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I'm working on constructing a totally self sufficient (i.e. totally off grid) building in the wild.

I do not want to restrict myself to any particular source of power (hydro, solar, wind etc), but I want to build up my knowledge of electrical power systems (and supporting electronic circuitry such as invertors/ voltage boosters etc).

The goal being that I will be able to create a composite power system that:

  1. Combines multiple power sources of different types (DC/AC) and different voltages and currents
  2. Produces an A/C output of a required frequency, current and voltage

Wherever possible, I would also like to be able to build the circuitry required (inverters, balance of system etc.)

I was a passionate electronics enthusiast in my youth - so I have some basic electronics experience (though most forgotten - the interest is still there), I am a software engineer by profession - so programming microcontrollers/EPROMS etc is something I can definitely do.

My question then is this:

Given the objectives listed above, what is the best course of study (links please) to help build the competence level required to do build my own power system as described above.

Note: I am fully aware that power systems can be lethal if appropriate care is not taken - I can assure you that I will always verify from a professional, before I do anything - so don't worry!.

Does this question belong in engineering?

  • I feel this would be better suited to the Electrical Engineering SE site electronics.stackexchange.com, but perhaps it's worth seeing if you get an answer here anyway. – Highly Irregular Mar 9 '17 at 20:19
  • And this would seem to be impossibly broad. You're asking how to become a highly-skilled electrical and electronics engineer; that sounds like a six-year training programme. That's not something we can really handle on any Stack Exchange. – EnergyNumbers Mar 10 '17 at 5:12
  • @EnergyNumbers Not really, in terms of electricity, I'm only asking of the knowledge required to combine different voltages and currents - no disrespect, but this should be relatively straightforward. In terms of the electronics, there are only a fixed number of devices (AFAIK) - namely; invertors, phasor measusrement units and voltage regulators. This is the lay man's view (i.e. mine, from what I've gathered so far) - I would like the view of someone who's actually implemented such a system. – Homunculus Reticulli Mar 10 '17 at 6:51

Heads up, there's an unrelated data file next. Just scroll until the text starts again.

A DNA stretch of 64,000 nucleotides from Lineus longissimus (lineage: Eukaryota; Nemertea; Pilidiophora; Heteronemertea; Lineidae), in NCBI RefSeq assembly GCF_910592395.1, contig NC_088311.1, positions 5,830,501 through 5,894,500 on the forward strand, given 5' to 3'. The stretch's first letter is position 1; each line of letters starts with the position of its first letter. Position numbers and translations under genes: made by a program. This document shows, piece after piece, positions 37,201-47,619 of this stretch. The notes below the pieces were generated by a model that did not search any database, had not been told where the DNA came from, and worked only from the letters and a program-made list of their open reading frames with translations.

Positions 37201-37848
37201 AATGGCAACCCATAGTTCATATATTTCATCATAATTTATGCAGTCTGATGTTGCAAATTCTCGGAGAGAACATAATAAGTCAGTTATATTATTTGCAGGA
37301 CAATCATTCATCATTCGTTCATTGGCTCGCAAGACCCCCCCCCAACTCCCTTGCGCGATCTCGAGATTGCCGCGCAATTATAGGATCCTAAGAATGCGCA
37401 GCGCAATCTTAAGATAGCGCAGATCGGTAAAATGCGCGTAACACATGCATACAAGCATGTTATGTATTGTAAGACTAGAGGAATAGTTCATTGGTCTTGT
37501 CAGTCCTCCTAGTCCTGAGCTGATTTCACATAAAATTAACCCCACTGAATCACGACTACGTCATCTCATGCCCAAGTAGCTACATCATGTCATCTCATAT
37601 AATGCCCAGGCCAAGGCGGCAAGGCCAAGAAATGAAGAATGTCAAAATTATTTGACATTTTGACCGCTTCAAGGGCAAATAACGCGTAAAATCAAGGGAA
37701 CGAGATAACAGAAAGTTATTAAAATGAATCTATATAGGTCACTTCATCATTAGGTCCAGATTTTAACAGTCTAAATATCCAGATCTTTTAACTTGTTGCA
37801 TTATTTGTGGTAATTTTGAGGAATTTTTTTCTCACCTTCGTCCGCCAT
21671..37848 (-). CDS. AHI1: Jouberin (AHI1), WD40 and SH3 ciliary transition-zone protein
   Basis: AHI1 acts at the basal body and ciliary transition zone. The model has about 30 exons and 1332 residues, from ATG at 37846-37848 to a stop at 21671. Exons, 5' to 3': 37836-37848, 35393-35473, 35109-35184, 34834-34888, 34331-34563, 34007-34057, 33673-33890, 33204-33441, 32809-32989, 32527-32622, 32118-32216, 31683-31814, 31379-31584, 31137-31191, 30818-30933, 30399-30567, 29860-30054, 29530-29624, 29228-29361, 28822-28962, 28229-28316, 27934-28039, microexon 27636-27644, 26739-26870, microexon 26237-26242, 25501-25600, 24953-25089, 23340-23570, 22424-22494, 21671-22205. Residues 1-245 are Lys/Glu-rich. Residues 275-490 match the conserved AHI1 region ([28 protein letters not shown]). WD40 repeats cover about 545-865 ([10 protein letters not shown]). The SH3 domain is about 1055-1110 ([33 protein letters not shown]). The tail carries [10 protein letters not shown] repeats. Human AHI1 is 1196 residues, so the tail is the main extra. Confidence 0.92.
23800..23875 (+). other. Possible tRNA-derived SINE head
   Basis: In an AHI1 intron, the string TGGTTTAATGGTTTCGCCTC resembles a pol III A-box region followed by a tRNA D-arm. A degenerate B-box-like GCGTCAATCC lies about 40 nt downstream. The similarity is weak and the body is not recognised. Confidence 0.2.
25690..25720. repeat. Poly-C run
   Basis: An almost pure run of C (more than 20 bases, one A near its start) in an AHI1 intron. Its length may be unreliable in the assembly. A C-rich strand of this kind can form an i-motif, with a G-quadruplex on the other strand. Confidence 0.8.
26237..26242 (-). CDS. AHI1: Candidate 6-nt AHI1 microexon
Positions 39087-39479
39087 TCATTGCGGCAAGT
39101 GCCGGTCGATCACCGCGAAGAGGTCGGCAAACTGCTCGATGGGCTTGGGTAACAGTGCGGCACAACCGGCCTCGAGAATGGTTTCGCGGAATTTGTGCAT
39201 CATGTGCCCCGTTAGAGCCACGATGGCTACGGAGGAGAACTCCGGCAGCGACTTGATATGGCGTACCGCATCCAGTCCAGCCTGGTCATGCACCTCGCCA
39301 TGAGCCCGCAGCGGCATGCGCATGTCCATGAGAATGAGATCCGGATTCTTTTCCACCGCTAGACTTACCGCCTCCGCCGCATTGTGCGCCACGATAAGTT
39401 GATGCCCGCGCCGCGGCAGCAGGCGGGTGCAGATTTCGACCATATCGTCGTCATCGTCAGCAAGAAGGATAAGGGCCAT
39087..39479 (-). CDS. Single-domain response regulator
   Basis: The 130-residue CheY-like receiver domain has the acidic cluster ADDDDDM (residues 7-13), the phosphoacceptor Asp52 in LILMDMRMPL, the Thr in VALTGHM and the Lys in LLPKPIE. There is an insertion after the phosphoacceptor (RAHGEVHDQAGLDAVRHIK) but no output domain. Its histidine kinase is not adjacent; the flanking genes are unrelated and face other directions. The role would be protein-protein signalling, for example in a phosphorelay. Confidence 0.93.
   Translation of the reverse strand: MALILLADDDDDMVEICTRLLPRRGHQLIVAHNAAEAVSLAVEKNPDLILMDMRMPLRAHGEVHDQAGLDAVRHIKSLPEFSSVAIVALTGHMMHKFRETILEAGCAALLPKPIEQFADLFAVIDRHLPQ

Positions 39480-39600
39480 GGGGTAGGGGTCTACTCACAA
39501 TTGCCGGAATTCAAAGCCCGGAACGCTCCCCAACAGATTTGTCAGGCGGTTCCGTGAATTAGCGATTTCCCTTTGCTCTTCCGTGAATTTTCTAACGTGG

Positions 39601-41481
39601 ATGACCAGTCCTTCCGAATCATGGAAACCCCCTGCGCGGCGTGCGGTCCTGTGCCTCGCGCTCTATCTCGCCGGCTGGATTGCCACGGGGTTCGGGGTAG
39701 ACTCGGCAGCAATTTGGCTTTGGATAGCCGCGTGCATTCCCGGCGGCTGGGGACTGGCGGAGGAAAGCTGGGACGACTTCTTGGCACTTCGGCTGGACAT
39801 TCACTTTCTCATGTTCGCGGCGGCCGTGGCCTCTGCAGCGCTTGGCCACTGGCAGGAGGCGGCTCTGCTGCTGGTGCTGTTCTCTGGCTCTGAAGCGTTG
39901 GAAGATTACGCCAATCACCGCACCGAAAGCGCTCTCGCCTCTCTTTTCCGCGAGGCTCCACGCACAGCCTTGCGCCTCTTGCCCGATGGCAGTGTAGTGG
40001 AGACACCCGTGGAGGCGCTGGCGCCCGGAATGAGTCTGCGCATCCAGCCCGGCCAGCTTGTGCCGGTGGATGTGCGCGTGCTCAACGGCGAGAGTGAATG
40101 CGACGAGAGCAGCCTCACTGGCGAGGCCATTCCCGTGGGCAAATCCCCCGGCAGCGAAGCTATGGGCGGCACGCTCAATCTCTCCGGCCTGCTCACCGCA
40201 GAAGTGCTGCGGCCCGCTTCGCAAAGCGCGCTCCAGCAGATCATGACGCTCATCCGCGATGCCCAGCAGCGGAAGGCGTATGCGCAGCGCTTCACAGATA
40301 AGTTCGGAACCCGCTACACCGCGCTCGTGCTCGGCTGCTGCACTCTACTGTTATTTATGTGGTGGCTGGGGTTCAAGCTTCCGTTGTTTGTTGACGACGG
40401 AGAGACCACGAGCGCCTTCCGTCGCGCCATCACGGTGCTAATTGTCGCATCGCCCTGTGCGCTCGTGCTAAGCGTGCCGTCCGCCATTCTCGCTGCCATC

• Don't forget that you also need (or are required, if you have fire insurance) to build a safe installation. It is not that straightforward. – Jan Doggen Mar 10 '17 at 8:48
  • @JanDoggen: That (i.e. safety aspect) is taken as a given. What I want to do, is basically come up with the basics of a system that meets my goals and required functionality - and then get a professional electrical engineer (acting in the role of a consultant) to "kick the tires" and suggest improvements/modifications etc where needed – Homunculus Reticulli Mar 10 '17 at 11:18
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it is very likely you have already checked this but if you have not: http://www.earthship.org, they have some designs combining wind and solar.

If your terrain has a good water current you can also apply a water mill generator (depending on climate could be your most reliable energy source). You can put converters in your circuit but it is best to first plan your consumption (with some proper forecast if you see yourself expanding your electrical consumption) and then design the best system to fit your needs.

I am also planning to build a completely off-grid home and would be very keen to share plans with you if you are interested.

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